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Sepp Kuss climbs the Col du Tourmalet in the red jersey at the 2023 Vuelta a España. He's alone, with only lines of fans around him. Jagged peaks behind are backlit by a hazy sun and a helicopter hovers in the distance.

Surprise! The 2024 Vuelta is another one for the climbers

Nine (yes, nine) summit finishes including Cuitu Negru and Lagos de Covadonga climbs will be among the highlights.

Dane Cash
by Dane Cash 19.12.2023 Photography by
Kristof Ramon
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Vuelta a España organizers have unveiled the route of the 2024 edition of the race, and, surprising no one, it’s one that is bound to attract some climbing talents. As ever, the Spanish Grand Tour will take on some brutal ascents next year and almost no completely flat days, while only featuring 34 km against the clock between two TT stages.

“If there is one thing that truly defines the route of the race’s 2024 edition it is its difficulty, reflected in its nine high-altitude finales and in the return of such legendary and historical climbs as Lagos de Covadonga, El Purche or Hazallanas, in Sierra Nevada – none of which have ever been attempted immediately after a rest day,” said race director Javier Guillén. “More recent discoveries include Moncalvillo and some infernal slopes, such as those of the Cuitu Negru.”

The route of the 2024 Vuelta a España. From the start in Lisbon, Portugual it jumps to central and then southern Spain before a long trip to the northwest coast and a meandering route eastward before the traditional finish in Madrid.

All things considered, whoever follows in the footsteps of 2023 Vuelta champ Sepp Kuss (Jumbo-Visma) is bound to be a capable climber – which is hardly a surprise, considering that the Vuelta has a reputation for throwing plenty of steep gradients at those who dare to race it. This year’s race featured the iconic Angliru climb; next year’s will not, but it will take on plenty of other grueling challenges instead.

In a somewhat rare move for the Vuelta, which starts abroad far less often than its Italian and French counterparts, next year’s race will get underway on August 17 with three days in Portugal. The race opens with the first of the event’s two time trials, and it’s a flat and short one at just 12 km in the Portuguese capital of Lisbon.

The profile of stage 4 of the Vuelta a España.
Stage 4 will take the peloton from Plasencia to Pico Villuercas.

There are a few hills over the next two days in the neighboring country, but it is not until the race heads into Spain on stage 4 that we should see the first real GC showdown on a finishing climb with a first-category ascent to Pico Villuercas in the Extremadura region of western Spain. That should set the tone for the GC battle early, before a rare, fully flat stage 5.

Three lumpy days come next as the race heads into Andalusia before a serious mountain test in Granada on stage 9, where three first-category ascents feature in the second half of the day before a downhill finish into Granada. After what is sure to be more GC action, riders will at least have a rest day to follow.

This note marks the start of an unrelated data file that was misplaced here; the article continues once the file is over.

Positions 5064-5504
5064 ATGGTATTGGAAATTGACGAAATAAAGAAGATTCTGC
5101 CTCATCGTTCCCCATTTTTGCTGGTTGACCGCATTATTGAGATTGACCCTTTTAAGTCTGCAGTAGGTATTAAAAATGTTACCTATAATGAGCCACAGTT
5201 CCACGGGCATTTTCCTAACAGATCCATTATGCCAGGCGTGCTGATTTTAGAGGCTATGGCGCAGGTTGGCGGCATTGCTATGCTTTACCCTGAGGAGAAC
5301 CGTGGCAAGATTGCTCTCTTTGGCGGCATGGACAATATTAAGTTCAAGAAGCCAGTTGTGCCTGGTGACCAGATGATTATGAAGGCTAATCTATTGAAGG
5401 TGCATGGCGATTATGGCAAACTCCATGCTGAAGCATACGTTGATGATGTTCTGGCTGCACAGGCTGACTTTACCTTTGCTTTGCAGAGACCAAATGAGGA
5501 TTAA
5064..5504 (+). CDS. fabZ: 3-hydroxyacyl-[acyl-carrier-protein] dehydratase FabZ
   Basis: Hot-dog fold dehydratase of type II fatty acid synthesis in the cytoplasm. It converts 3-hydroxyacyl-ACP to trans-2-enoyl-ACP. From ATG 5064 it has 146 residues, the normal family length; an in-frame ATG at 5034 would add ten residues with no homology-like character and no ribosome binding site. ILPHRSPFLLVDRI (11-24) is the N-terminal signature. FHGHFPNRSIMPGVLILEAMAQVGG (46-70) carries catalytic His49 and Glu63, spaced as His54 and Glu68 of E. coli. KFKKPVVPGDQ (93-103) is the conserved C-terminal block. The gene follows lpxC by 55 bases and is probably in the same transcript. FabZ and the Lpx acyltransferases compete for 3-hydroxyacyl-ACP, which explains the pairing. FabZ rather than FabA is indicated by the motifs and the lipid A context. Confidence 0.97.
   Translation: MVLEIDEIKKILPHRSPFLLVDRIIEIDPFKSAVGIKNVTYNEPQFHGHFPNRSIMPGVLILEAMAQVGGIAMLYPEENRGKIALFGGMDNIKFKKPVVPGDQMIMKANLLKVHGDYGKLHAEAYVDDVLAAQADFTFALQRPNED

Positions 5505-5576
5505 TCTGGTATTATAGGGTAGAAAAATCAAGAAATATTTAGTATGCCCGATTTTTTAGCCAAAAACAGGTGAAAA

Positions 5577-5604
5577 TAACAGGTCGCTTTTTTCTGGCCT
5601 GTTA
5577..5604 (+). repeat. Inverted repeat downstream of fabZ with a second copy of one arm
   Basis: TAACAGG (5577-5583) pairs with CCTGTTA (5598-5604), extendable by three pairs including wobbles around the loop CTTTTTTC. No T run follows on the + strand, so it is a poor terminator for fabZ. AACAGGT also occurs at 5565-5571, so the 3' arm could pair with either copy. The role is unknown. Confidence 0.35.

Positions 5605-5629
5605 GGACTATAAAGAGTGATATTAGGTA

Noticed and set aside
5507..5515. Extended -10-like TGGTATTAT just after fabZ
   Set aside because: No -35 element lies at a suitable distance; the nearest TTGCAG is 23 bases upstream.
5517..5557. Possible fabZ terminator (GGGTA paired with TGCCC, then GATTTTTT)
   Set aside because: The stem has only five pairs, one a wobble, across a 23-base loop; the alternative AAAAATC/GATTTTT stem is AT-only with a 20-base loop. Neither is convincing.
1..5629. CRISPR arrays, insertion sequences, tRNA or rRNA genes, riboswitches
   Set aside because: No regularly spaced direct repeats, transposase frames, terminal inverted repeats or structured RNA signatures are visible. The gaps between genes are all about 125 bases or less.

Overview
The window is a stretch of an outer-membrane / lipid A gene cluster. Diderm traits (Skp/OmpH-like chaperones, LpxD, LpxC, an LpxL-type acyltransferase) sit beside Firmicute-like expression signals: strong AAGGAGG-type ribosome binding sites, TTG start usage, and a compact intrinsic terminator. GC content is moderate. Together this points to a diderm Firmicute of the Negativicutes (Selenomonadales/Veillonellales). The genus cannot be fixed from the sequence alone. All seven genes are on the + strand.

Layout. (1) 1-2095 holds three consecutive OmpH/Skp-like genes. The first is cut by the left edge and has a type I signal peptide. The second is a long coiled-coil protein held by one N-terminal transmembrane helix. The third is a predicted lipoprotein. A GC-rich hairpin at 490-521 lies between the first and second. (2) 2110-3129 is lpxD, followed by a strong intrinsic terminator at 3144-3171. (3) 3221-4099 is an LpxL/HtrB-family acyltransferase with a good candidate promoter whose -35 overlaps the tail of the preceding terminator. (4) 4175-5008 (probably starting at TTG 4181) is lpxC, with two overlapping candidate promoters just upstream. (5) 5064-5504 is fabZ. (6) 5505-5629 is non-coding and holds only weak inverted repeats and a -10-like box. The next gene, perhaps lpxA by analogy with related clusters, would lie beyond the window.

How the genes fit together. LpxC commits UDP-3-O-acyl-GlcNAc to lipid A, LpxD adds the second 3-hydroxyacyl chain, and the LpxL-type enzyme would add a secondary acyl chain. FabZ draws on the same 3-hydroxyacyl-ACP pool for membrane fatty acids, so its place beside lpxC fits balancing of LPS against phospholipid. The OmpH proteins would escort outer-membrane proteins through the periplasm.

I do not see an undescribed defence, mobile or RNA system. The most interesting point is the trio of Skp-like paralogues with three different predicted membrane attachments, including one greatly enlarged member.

The profile of stage 9 of the Vuelta a España.
Three Cat. 1 climbs should make stage 9 a tough one.

From Granada, the peloton will fly from southern Spain to Galicia in the northwest, where a lumpy stage 10 and 11 will give way to a summit finish on stage 12 and then a significantly harder one on stage 13, where the steep Tejedo de Ancaraes climb should create some GC separation.

Riders will have little opportunity for rest with another Cat. 1 before the stage 14 finish, and then stage 15 will be among the hardest of the race, concluding with the monstrous Cuitu Negru climb, which ascends some 18 km at an average grade of over seven percent and features pitches over 20 percent near the finish line. The climb saw a thrilling showdown back in 2012, where Dario Cataldo took the stage ahead of Thomas de Gendt out of the break while Joaquím Rodríguez, Alberto Contador, and Alejandro Valverde duked it out further behind.

The profile of stage 15 of the Vuelta a España.
The Cuitu Negru just keeps going up and up and up …

A well-deserved second rest day follows the Cuitu Negru stage, but because this is the Vuelta, another brutal day awaits after that on stage 16, which finishes with the famed climb to Lagos de Covadonga, another “categoría especial” challenge.

Two more hilly days will take the peloton eastward along Spain’s northern coast before two final climbing stages: stage 19 with its first-category finish at Moncalvillo and the grand climbing finale of stage 20, with seven categorized climbs on the menu including a stairstep finish of first-category ascents.

The profile of stage 20 of the Vuelta a España.
Even for the Vuelta, stage 20 features a *lot* of climbing.

After all of those mountain challenges, the race will conclude in Madrid with a flat 22 km time trial.

All told, riders will cover 3,261 km between August 17 and September 8 of next year. Interestingly enough, there is not a single stage on the docket of more than 200 km in length. Coupled with the fact that only one mass start stage could be categorized as being completely flat, it should all make for a race jam-packed with entertaining stages and not much downtime.

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